Telling yourself “I no longer crave drugs” likely rings hollow in early recovery. More realistic affirmations like “If a craving comes, I can get through it” set reasonable expectations. Over time, as these affirmations prove true, they can lay the groundwork for more ambitious statements. By starting small with positive, solution-focused affirmations, we can start retraining our brains with helpful messaging. Repeated regularly, effective affirmations help cement the attitudes and behaviours that allow people in recovery to cope with challenges and continue healing.

Integrating Affirmations into Daily Life

To fully benefit from affirmations, they must be put into consistent practice. Simply thinking about them from time to time is not enough for real change. Affirmations should become ingrained into one’s daily routine.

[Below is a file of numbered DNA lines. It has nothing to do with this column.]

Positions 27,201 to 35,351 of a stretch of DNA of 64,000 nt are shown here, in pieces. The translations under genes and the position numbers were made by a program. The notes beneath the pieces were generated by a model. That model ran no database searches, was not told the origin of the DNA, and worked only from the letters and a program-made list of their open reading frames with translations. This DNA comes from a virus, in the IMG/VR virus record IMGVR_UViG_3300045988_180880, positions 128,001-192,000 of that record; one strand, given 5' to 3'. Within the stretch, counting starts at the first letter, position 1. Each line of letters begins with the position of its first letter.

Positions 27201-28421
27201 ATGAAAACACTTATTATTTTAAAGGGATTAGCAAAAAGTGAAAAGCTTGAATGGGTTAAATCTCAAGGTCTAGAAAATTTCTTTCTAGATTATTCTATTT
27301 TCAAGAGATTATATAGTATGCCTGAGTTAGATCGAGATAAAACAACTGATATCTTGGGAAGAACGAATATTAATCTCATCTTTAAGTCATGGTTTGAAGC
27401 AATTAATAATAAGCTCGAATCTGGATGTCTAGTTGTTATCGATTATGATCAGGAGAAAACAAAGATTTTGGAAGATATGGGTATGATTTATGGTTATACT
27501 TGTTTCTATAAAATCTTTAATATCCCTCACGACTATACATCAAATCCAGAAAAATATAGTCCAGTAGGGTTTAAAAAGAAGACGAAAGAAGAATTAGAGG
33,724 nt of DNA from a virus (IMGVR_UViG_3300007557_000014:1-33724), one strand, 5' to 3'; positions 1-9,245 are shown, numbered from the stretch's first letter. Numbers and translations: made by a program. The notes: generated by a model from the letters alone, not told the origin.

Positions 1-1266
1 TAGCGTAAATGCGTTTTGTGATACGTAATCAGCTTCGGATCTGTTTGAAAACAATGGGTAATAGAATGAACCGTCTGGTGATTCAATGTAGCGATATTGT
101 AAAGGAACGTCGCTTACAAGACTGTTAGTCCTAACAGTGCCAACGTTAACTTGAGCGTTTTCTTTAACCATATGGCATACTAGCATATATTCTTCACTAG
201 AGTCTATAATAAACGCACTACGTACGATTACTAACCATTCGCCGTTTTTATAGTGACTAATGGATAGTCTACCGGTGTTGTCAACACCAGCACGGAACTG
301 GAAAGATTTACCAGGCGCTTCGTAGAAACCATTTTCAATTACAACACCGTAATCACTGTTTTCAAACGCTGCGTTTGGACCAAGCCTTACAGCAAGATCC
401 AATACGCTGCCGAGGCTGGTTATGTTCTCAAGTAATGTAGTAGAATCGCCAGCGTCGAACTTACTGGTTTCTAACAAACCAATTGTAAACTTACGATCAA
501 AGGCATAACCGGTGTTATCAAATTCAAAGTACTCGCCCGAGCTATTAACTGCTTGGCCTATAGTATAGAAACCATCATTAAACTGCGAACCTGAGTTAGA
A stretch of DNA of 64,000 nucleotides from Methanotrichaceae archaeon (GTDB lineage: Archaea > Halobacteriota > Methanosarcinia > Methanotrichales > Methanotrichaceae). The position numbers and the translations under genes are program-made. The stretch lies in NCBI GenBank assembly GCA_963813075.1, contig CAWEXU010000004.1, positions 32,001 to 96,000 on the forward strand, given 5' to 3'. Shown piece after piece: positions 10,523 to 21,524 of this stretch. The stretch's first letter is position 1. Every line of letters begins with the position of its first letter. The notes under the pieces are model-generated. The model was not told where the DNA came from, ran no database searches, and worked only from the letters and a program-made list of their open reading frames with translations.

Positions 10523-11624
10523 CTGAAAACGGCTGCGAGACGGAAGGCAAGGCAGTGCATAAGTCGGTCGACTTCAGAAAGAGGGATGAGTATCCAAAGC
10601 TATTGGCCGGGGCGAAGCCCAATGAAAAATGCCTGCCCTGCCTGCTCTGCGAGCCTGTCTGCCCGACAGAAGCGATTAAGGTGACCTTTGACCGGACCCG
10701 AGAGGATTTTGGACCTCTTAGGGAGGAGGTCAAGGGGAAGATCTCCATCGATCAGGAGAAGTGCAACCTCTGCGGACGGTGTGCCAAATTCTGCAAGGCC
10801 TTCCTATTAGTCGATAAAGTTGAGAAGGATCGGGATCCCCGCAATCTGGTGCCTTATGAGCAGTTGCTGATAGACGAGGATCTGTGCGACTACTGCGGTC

Ways to effectively integrate affirmations include:

Writing Them Down

Writing affirmations by hand helps imprint them into the mind. Keep a running list of affirmations to review regularly. Also, keep individual affirmations in multiple places, such as on sticky notes around the home, the car dashboard, and more. These little reminders help facilitate the repetition of positive phrases throughout the day.

Reciting Them Out Loud

Vocalising the affirmations is powerful too, engaging more of the brain through auditory pathways. Set reminders to repeat affirmations out loud at certain times, such as morning and evening. Doing them in front of a mirror can also help increase effectiveness. Making Them Digital

Digital applications provide another way to practise daily affirmations. Apps will send daily reminders to view inspiring quotes and phrases. Some affirmation apps allow users to select or create their affirmations as well. Viewing these positive messages right on a frequently-checked device helps reinforce them.